Papoula Petri Romão has learned to spread her wings and fly after picking up a BSc (Hons) in Psychology at the University of Stirling.
Driven by a love of people and an interest in connections with others, the 22-year-old student from Germany had always been fascinated by the field of psychology before arriving in Stirling.
Papoula said: “I was always certain I wanted to study psychology. As a child, I loved observing people and understanding how relationships and group dynamics work. My passion is strongly influenced by one thing: I am a twin. This made me interested in how people perceive the world differently, and how personalities develop. I share everything in my life so I continue to be guided by a love for people and altruism. I wouldn’t be the person that I am, and live the life I do, if it wasn’t for my twin and my family. This motivates me to want to change people’s lives for the better.”
In the final-year of Papoula’s course she carried out a survey about how to improve students’ mental health.
She said: “It felt great to finish university with such a meaningful project that could help other students in the future. My goal after University is to enhance mental health services through innovation and efficiencies and I am excited about what the future holds.”
Papoula used her time at University to gain some valuable work experience, working as a Production System Improvement Intern at GlaxoSmithKline in Worthing, England, as part of the Saltire Scholar Programme.
Papoula said: “During the first two years at Stirling I was rather introverted and not confident in my ability to go after what I wanted. When I got the interview for the Saltire Scholar Programme, I started to realise that sometimes other people see the change in you, before you can, and my confidence increased as each step of the application process passed.
“My internship was an amazing experience. I overcame many challenges, including my social anxiety. I went from being worried about living with new people to being asked to hold the final internship speech in front of all the GlaxoSmithKline and Saltire Scholarship sponsors. It was so rewarding!”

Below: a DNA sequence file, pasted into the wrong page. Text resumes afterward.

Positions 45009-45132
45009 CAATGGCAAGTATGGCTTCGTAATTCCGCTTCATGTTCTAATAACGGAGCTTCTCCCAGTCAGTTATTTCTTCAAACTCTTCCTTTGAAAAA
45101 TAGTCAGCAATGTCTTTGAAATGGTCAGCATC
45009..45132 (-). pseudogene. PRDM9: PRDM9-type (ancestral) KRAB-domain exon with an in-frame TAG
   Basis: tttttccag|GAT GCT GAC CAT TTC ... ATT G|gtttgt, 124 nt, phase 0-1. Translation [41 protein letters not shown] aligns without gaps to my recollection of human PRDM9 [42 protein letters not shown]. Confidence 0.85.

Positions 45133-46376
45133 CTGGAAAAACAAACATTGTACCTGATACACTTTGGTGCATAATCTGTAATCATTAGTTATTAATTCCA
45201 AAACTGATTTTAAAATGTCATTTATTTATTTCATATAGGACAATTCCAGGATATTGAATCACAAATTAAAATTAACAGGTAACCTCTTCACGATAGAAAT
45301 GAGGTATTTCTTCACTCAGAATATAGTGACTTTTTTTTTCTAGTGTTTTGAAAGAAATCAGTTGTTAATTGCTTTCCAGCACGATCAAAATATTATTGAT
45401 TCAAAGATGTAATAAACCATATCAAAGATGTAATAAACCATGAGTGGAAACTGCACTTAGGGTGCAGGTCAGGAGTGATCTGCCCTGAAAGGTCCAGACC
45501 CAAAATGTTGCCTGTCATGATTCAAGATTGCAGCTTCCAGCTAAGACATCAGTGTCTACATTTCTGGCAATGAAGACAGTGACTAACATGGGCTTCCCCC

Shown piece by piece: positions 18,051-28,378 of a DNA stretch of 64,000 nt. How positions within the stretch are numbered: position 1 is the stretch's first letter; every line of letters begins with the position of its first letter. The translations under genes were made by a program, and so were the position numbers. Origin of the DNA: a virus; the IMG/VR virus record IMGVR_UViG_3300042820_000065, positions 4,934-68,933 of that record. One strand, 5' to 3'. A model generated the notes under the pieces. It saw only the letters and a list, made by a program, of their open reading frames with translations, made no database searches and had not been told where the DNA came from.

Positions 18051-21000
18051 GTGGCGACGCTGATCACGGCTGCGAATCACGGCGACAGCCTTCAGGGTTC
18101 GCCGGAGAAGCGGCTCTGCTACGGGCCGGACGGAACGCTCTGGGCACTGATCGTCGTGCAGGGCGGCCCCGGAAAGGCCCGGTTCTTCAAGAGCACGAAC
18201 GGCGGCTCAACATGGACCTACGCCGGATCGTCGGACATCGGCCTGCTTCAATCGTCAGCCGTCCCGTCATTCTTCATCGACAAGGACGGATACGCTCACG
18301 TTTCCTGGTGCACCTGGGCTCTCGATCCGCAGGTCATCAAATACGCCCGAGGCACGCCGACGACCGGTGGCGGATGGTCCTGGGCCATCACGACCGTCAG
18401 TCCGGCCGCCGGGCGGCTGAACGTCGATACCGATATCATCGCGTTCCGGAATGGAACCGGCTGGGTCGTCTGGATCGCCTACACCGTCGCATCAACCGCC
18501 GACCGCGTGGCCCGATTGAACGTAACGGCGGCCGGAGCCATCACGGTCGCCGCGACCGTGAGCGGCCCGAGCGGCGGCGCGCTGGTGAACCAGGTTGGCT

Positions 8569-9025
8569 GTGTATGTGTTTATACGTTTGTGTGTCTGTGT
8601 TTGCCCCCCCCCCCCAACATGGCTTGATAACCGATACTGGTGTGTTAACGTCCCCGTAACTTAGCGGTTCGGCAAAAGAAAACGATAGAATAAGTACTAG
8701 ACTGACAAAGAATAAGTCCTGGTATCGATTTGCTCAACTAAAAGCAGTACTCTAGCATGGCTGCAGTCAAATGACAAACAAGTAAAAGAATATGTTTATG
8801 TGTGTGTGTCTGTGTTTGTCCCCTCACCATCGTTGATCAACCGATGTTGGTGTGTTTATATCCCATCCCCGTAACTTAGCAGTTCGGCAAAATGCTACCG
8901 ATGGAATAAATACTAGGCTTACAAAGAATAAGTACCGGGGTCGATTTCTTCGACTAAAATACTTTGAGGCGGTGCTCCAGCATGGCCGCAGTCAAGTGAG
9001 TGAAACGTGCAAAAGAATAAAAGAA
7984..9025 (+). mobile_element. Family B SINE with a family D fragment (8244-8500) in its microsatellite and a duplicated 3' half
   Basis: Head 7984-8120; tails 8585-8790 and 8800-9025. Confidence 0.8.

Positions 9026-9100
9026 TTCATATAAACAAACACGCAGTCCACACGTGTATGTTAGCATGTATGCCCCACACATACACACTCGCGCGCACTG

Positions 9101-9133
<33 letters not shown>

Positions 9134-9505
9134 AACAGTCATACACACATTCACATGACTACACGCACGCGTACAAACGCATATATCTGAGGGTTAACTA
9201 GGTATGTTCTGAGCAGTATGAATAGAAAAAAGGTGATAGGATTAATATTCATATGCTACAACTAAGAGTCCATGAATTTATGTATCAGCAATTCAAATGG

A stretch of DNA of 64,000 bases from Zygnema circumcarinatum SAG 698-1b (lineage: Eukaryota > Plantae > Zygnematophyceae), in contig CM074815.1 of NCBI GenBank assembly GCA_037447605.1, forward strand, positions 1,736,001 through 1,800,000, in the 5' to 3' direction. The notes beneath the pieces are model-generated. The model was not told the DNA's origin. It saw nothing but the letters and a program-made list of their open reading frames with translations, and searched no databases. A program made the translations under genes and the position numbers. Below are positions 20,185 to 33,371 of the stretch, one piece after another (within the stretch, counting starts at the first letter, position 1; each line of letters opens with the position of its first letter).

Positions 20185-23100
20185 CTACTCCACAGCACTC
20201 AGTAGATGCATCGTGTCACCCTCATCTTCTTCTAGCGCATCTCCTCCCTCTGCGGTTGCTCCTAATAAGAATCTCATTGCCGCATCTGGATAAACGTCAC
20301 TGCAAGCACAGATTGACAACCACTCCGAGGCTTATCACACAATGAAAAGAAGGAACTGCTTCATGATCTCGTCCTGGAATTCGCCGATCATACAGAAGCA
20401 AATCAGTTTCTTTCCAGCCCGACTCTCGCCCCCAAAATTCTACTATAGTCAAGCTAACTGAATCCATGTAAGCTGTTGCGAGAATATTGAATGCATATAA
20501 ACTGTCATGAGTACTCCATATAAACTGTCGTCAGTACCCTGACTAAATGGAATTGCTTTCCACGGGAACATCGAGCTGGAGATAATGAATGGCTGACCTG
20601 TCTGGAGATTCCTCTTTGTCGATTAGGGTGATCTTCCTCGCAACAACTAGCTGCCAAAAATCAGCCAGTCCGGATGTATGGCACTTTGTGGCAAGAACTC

Papoula’s growth was acknowledged when she received the Student Talent Awards Recognition (STAR) Award for Most Outstanding Saltire Scholar Intern.
The go-getter also volunteered for Action in Mind in Stirling, acting as a befriender for young people with mental health problems and founded the Students’ Union’s Cultural Arts Exchange Society.
She said: “When I came to Stirling I did not just want to be ‘student passing by’ - I wanted to settle and become part of the community. Volunteering as a befriender was a very rewarding experience, and it was great to help diversify the student experience at Stirling through my new society.
“I taught Salsa and Samba dances that I had learned through my dad’s Brazilian roots, and other students came to teach skills they knew, such as Japanese martial art Aikido and Bachata – a dance from the Dominican Republic. I’ll never forget the feeling when the society got its first ten paying members!”
Papoula also used the vital support of the Student Hub whilst at University.
She said: “A family bereavement during my first year left me devastated, but the amazing staff and support structures at the University helped me through it. I am grateful for their help. I guess with all things, you need to take small steps and slowly push yourself out of your comfort zone. My University experience has taught me that and I’m thankful for how I have been received and accepted here.
“Studying at Stirling has been a defining time in my life. I now know what direction I want to take my career, I have made great friendships and built a strong connection to Scotland.
“Where I grew up, in Hamburg, swans’ wings are cut so they are unable to fly. I can see myself telling my grandchildren how, on one rainy Sunday evening on campus, I found out that swans can fly.”